LANSING (WWJ/AP) - While the protesters were outside, Governor Rick Snyder was inside the capital Wednesday signing into law a package of bills that gives emergency financial managers broad, some say dictatorial, powers.
Emergency financial managers are appointed by the state to take control of struggling municipalities and school districts.
Snyder said the bills will let the state offer help earlier when governments are in financial distress, instead of having to wait until they are on the brink of bankruptcy.
Democrats and labor leaders do not like the new law, especially a provision that enables financial managers to void public employee union contracts.
Many Democrats and labor unions say it is a state power grab that could set up virtual dictatorships and strip power from local elected officials.
UAW President Bob King said he has heard one thing in private about the Governor and quite another in public.
“He sold himself as being nonpartisan who is going to work with people and now he’s taking extreme actions that are anti-democratic and anti-middle class,” King said.
Mr. King, at a rally yesterday with about 2500 union folks in front of him, said the Synder policies balance budgets on the backs of the middle class.
The Governor insists the law is not an attack on organized labor or collective bargaining.
The current state law related to emergency financial managers is affecting about a half-dozen local communities and schools at this time. Only Pontiac, Benton Harbor, Ecorse and the Detroit Public Schools have state-appointed emergency financial managers in place.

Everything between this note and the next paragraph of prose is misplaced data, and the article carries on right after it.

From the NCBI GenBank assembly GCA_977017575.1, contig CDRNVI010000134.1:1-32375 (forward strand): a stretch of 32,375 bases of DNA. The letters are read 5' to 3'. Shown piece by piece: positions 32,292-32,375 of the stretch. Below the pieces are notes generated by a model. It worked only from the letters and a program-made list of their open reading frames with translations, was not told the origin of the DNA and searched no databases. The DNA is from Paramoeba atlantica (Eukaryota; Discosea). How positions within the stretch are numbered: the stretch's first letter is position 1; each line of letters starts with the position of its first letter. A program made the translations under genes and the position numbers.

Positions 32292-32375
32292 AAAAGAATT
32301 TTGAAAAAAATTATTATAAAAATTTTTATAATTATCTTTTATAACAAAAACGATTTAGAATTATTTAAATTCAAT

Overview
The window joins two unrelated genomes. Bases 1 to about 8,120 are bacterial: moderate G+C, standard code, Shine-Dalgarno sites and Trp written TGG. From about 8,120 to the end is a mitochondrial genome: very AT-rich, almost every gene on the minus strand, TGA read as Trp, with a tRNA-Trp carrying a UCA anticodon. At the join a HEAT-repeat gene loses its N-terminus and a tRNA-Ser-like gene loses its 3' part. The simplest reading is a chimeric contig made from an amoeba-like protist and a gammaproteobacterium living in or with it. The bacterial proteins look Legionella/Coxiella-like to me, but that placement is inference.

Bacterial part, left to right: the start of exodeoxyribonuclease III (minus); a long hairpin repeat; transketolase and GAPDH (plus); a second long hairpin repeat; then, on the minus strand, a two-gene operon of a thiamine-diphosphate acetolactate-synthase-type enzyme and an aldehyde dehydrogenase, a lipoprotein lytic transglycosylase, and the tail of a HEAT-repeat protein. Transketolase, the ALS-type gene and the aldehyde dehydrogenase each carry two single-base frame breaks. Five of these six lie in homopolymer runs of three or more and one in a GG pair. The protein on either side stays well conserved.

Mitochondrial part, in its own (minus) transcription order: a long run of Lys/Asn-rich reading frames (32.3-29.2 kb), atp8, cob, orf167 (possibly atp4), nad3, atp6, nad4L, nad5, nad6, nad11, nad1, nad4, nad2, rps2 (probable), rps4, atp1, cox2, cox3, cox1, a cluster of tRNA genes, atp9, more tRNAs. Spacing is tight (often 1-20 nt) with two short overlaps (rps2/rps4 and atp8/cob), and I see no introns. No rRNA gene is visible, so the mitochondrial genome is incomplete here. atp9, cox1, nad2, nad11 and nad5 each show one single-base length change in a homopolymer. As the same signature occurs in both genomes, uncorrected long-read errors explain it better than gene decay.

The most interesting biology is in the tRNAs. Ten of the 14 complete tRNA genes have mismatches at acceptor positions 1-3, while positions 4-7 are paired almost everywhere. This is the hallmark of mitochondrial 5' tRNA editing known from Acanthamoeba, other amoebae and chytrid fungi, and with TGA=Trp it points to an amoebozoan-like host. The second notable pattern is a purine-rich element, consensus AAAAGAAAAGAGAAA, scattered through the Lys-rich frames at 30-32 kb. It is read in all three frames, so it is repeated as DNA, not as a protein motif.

Critics from these districts claim the current law is not strong enough to do much good.
The new laws set up multiple triggers that could spark a state review of a local government or school’s finances. The triggers would include creditors with undisputed claims, defaulting on bonds, ending the year in a deficit or a resolution of the state House or Senate requesting a preliminary review.
The state treasurer’s office says the bill would allow the state to get information from local governments and start preliminary reviews more quickly, and supporters say many cases could be resolved without the appointment of an emergency manager.
Ultimately, the Governor would decide whether an emergency manager is appointed to a district. The manager then could modify or end union contracts, order elections to raise or extend property taxes or take a host of other actions.
A manager could also recommend that local governments consolidate and, with the Gov. Snyder’s approval, could “disincorporate or dissolve” a municipal government. Local elected officials would be stripped of significant powers.
However, supporters of the legislation say local officials could be removed from office only if they repeatedly refuse to comply with requests for information.
(Copyright 2011 WWJ Newsradio 950. All Rights Reserved. The Associated Press Contributed To This Story.)